We learned a lot of things this weekend while retreating with the choir. I learned that even if hover-nursing in the van is employed, Timothy still won’t be happy that he is in his car seat. Which led to the discovery that the Arby’s in Spartanburg, SC does not have changing stations in the bathrooms. What’s up with that?
I learned that everyone should have at least seven cups of coffee before beginning a choir rehearsal at 9:30 a.m. Or maybe that’s just me. Either way, I found myself wanting to stab myself in the eyes a couple times when things got intense. I’m just a sensitive gal, you know? I like my body temperature to be regulated and the relative humidity to be just right. I don’t like out-of-tune pianos or singing in a carpeted room, but these things can be overlooked because the fact was we were enjoying beautiful weather outside of the rehearsal room and delicious meals not cooked by us.
Sleep isn’t something I expect while on choir retreat. I mean, I usually have an infant with me or am pregnant and sleeping on a hard twin-sized bed. This year’s sleeping situation was really no surprise. Timothy disagreed with us about how much and how long he was supposed to sleep at night, so our first night there was spent tossing, turning, and grumbling every hour when he would wake up to let us know he did not want to be in our 50’s-style beds-pushed-together bed. I’m fairly sure part of the problem was all the sleeping he did in the car and how restless it left him. Oh, and it was about 90 degrees in our room because evidently the “comfort zone” on the thermostat meant “TROPICAL ZONE”.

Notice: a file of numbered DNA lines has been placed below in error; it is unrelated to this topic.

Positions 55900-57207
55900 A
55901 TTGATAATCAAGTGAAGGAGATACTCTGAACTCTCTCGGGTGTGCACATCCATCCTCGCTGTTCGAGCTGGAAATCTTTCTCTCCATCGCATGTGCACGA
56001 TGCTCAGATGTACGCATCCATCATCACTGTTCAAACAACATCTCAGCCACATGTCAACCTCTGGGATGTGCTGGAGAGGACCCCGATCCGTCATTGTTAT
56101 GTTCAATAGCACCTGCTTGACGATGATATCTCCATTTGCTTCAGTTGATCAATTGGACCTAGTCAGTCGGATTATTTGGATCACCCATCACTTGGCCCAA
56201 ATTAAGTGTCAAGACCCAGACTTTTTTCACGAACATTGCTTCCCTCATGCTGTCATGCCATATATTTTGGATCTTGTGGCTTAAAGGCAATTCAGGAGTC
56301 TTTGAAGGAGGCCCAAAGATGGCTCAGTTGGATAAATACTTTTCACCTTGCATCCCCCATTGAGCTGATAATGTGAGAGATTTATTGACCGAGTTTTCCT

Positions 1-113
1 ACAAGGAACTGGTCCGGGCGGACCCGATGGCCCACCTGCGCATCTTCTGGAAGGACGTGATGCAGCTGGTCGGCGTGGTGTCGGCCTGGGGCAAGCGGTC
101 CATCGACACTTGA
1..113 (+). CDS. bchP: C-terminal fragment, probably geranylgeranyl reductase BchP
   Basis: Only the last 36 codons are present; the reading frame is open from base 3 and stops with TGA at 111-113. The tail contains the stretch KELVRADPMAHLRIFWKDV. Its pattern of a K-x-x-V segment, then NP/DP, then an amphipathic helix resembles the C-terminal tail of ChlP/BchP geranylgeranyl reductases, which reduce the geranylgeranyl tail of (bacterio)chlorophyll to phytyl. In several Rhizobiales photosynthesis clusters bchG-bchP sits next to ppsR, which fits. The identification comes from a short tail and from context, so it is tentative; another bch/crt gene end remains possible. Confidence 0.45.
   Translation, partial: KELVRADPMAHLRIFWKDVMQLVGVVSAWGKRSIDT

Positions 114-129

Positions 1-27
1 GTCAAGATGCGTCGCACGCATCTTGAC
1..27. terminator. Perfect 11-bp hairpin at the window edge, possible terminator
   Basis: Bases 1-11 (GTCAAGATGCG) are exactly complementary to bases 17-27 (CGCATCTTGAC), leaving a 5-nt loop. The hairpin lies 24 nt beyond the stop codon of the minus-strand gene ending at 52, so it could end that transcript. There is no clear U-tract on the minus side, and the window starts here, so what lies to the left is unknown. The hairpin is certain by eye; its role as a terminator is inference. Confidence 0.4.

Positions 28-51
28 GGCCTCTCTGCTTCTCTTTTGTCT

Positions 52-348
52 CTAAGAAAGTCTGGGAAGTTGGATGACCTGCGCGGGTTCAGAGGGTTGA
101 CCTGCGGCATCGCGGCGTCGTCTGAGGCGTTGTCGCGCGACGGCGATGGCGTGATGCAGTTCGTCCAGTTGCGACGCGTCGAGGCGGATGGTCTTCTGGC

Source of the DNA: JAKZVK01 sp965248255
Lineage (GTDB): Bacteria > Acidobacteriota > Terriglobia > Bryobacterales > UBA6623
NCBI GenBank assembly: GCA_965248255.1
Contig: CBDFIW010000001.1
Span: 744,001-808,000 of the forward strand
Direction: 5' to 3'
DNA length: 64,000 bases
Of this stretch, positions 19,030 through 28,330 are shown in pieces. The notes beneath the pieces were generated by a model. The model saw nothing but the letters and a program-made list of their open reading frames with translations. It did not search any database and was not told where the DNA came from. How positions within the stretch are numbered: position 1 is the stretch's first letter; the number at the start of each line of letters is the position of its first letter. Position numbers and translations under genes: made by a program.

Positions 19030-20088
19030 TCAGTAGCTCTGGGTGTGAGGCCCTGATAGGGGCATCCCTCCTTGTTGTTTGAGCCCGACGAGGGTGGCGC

Jamie was happy to come along for the ride this year and joined the festivities around the campfire with his concertina. He learned that there are several verses of “Whiskey in the Jar” that he didn’t know. For the record, the tradition of putting out the campfire with the rest of the men was not appealing, so he did not participate.
Timothy enjoyed himself as much as an almost seven-month-old can in the mountains. I brought along toys and he got to chill with his friend Emmy. They hung out a lot, cried together, babbled at each other, and captured the attention of all the baby-crazy grown-ups. Even though he was sad when we wouldn’t let him pull our dinner plates off the table or share our coffee, the fresh air outside was distracting and invigorating. Yet somehow, he maintained an aura of aloofness that had us adults making some crazy noises and faces just to get him to smile.
Obviously he wasn’t going to act like he cared.
(stolen from my good friend’s facebook. THANK YOU MARY ANN!)